Assessing Trauma in Sierra Leone

Summary

Kaz de Jong
Maureen Mulham
Saskia van der Kam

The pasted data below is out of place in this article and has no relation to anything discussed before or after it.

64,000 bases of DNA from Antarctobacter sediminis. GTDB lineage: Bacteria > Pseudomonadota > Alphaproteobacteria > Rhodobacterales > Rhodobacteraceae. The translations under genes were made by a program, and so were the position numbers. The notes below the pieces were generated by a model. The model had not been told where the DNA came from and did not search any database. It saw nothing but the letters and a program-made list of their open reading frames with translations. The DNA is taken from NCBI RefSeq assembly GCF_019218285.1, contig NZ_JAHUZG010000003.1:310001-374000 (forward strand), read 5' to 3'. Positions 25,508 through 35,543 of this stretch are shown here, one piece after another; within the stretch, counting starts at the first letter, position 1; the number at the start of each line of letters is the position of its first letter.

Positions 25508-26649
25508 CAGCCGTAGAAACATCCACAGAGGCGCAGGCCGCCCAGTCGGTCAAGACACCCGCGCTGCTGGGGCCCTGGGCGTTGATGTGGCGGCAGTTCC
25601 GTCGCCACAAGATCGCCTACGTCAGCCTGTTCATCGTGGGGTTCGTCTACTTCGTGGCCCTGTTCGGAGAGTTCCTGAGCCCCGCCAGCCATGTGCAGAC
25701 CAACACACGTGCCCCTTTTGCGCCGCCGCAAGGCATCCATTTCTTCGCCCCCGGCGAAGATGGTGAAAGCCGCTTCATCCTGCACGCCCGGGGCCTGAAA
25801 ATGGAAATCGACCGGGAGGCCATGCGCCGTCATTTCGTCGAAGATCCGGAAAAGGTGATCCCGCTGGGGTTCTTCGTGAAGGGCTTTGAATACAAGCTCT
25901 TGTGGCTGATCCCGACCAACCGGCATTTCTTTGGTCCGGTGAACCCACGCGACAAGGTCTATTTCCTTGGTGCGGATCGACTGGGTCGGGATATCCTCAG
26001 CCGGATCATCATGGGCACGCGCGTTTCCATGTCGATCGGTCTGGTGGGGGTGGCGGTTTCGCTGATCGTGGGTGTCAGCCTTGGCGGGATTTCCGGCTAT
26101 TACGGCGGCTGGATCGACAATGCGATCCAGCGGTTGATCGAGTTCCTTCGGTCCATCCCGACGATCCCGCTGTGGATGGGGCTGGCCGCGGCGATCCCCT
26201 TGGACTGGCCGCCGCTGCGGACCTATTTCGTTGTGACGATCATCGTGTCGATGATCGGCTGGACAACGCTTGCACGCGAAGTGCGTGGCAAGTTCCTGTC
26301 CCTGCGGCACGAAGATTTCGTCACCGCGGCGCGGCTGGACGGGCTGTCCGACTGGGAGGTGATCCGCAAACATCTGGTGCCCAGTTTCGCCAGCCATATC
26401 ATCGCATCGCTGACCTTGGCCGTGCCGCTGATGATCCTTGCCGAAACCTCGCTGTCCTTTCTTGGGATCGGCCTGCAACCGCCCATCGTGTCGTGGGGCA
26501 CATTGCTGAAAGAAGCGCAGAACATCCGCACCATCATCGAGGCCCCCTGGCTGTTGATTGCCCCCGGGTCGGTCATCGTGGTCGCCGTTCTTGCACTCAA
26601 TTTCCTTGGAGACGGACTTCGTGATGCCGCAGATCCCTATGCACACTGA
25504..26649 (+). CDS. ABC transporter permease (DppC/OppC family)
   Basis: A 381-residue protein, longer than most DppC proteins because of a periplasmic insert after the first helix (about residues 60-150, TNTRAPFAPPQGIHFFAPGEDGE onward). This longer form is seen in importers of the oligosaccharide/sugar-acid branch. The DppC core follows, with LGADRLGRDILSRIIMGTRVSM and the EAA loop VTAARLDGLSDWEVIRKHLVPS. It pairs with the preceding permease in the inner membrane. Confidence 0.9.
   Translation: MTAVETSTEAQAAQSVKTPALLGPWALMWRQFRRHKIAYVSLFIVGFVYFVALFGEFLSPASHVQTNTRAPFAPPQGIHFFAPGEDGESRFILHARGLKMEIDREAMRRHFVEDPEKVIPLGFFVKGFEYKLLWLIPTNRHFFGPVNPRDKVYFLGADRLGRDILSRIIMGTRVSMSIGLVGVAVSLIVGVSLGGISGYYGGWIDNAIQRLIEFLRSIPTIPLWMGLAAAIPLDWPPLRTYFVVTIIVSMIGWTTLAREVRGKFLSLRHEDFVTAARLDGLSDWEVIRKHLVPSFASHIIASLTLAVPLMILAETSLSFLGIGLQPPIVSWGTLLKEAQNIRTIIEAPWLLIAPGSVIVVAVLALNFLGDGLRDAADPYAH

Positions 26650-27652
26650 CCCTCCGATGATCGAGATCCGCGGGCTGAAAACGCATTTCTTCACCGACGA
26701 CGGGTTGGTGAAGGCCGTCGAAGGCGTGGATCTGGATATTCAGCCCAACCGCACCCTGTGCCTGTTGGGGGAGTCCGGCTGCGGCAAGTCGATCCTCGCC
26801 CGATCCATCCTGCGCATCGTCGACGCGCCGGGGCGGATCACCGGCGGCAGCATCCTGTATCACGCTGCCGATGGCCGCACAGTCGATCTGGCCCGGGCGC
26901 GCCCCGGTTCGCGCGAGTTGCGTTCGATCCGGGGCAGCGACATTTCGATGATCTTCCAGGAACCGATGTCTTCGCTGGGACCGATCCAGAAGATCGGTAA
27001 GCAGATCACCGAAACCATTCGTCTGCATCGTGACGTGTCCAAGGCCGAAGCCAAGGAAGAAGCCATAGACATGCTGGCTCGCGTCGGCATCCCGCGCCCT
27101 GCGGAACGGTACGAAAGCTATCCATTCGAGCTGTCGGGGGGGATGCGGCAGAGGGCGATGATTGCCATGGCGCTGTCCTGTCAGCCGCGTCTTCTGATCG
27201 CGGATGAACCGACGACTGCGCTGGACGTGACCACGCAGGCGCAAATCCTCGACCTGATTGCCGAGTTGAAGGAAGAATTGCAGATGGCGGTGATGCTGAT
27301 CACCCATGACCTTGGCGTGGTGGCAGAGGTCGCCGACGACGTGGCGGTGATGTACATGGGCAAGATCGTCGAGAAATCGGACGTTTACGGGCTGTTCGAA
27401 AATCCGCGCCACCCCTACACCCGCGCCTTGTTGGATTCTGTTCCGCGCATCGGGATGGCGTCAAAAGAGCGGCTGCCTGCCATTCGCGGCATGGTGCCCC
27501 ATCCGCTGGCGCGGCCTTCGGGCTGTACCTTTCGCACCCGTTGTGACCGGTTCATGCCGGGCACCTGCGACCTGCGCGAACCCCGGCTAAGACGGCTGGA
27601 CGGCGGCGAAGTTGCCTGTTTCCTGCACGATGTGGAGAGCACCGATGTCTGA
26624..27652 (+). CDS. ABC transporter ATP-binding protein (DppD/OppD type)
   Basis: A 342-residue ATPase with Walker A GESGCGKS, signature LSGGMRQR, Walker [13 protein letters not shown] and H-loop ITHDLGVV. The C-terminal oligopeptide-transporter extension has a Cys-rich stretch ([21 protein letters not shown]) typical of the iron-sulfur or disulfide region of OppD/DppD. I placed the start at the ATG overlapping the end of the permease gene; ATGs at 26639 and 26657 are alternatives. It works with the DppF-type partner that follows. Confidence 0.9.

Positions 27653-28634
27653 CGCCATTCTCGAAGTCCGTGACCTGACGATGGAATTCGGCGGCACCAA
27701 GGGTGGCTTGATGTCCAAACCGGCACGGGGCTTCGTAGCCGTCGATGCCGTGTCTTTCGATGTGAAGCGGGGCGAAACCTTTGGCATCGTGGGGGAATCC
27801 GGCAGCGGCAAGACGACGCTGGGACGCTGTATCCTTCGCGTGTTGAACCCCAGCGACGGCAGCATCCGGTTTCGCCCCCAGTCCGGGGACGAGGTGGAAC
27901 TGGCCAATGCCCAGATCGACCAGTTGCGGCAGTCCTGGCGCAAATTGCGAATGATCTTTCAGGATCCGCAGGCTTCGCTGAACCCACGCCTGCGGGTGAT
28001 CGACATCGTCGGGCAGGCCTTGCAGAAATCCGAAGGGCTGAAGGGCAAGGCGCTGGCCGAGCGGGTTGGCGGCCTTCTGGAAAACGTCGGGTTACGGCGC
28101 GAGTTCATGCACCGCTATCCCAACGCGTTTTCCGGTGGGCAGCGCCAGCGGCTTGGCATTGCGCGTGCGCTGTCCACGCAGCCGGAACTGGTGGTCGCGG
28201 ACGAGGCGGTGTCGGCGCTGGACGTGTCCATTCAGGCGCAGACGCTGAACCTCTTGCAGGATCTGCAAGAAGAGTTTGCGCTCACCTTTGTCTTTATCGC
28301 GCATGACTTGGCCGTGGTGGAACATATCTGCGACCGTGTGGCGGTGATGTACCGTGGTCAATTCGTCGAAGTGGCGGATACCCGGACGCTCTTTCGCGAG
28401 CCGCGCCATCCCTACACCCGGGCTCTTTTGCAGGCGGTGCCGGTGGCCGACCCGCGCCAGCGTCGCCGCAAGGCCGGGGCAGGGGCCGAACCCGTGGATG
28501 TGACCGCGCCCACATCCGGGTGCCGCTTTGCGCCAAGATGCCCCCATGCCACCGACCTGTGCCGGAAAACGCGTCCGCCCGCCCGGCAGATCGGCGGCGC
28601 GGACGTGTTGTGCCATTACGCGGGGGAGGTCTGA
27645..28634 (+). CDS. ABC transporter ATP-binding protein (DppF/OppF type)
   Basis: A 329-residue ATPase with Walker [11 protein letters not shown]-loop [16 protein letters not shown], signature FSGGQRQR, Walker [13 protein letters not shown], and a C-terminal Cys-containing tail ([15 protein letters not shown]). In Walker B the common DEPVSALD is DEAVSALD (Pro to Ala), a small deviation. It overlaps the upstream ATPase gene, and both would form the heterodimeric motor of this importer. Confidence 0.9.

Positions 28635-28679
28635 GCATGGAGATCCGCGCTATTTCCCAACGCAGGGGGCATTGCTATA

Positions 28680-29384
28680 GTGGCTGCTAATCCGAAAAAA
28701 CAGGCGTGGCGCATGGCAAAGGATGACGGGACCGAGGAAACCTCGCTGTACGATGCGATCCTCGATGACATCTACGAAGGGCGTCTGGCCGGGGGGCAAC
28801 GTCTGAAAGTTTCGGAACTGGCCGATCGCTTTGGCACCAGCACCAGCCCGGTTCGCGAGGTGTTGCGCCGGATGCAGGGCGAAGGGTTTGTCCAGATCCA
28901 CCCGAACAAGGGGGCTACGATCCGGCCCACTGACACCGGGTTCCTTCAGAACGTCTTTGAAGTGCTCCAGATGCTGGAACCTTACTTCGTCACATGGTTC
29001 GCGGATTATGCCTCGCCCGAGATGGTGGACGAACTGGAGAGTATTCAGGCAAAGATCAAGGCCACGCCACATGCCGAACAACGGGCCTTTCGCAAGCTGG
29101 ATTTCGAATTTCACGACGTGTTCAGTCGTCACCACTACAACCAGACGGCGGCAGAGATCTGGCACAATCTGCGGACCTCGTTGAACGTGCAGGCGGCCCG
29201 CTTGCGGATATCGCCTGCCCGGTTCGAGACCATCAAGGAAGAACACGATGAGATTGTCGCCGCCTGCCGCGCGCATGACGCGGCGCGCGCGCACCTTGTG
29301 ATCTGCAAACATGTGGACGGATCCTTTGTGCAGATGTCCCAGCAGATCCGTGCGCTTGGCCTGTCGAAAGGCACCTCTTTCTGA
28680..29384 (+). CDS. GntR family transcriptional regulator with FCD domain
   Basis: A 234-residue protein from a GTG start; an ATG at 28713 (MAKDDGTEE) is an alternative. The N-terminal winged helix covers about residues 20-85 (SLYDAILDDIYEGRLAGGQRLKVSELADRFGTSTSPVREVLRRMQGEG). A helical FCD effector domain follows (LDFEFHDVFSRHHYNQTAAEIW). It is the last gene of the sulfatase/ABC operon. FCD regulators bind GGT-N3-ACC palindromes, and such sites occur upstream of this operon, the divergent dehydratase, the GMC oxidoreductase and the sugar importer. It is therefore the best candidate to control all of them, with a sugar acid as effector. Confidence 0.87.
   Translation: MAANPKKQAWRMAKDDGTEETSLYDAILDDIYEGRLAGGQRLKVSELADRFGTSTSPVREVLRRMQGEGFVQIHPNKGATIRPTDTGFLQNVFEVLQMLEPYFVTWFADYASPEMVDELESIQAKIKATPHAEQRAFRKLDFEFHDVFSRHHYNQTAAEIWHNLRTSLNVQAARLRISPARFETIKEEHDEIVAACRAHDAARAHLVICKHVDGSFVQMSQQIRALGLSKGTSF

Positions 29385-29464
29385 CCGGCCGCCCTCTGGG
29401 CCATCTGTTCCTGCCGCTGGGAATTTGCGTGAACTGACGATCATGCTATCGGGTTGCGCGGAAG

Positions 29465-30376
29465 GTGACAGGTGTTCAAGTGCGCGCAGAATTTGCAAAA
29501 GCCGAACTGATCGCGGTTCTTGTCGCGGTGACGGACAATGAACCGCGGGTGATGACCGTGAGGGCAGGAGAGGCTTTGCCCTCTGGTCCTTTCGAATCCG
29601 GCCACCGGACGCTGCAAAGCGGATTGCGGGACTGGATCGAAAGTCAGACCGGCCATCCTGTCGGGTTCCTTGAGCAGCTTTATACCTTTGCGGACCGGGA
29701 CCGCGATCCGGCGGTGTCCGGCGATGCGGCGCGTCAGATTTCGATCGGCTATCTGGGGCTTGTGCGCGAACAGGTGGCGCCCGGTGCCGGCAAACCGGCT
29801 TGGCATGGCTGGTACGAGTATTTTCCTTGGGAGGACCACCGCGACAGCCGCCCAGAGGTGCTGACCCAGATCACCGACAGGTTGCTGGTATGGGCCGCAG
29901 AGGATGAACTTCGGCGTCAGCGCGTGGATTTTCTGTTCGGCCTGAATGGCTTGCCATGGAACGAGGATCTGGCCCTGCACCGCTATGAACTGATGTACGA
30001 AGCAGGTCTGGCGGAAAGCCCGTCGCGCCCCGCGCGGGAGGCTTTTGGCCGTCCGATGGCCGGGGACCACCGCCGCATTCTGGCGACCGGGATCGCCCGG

This report is based on a mental health survey of persons in Freetown, Sierra Leone in May 1999. Several months earlier the city saw fierce fighting that left more than 6000 people dead, an untold number injured and mutilated, and tens of thousands homeless. Many of those affected had gone through similar experiences before, and had fled to Freetown for its relative safety. The findings only touch on the sufferings of the country's population. The civil war in Sierra Leone began in 1991 and no region has been spared. The residents of Freetown were not alone in their trauma: the country's town and village dwellers too, have often been repeated victims of war, displaced time and again from their homes and subjected to terrible and long-lasting hardships. Although fighting in the country has largely ceased since the Lome Peace Accord of July 1999, the effects of that war will be with the population for a long time. As this survey makes clear, few escaped the mental trauma of the war zone that Freetown became for more than three weeks in January 1999. MSF found, among other things, that 99% of those surveyed suffered some degree of starvation, 90% witnessed people being wounded or killed, and at least 50% lost someone close to them. The intensity of the fighting is indicated by the numbers: 65% endured shelling, 62% the burning of their property, and 73% the destruction of their homes. Physical harm was also great: 7% had been amputated (typically a limb, hand, foot or ear), 16% had been tortured by a warring faction, 33% had been held hostage, and 39% had been maltreated in some way or another. The psychological impact of actually witnessing horrific events imposes a serious psychological stress. Deliberately or not, witnessing at least once events such as torture (54%), execution (41%), (attempted) amputations (32%), people being burnt in their houses (28%) and public rape (14%) often results in traumatic stress or even Post-Traumatic Stress Disorder (PTSD). Almost all respondents reported to have seen wounded people at least once (90%). MSF also found, through a technique called the Impact of Event Scale, that the population showed very high levels of traumatic stress. Traumatic stress associated with physical complaints like headaches (38%) and body pains (12%) is reported most frequently. The psychosocial and mental health consequences of war on civilians are all too often neglected. Even after hostilities cease, the war may continue in people's minds for years, decades, perhaps even generations. To address only the material restoration and physical needs of the population denies the shattered emotional worlds, ignores the broken basic assumptions of trust and benevolence of human beings, and leaves unaddressed the shattered moral and spiritual consequences of war. After severe conflicts, people seek to forget or deny what happened to avoid painful memories of the past and to escape the sense of hopelessness, humiliation, and anger. But for the direct survivors of violence, acknowledgement of the suffering is a crucial element for making sense of and addressing traumatic experiences. To help a traumatized person there is a need to restore the bonds between the individual and their surrounding system of family, friends, community, and society. Overcoming the extreme stress and sometimes even severe mental health problems associated with mass traumatization such as occurred in Sierra Leone, tests the healing capacity of family and community.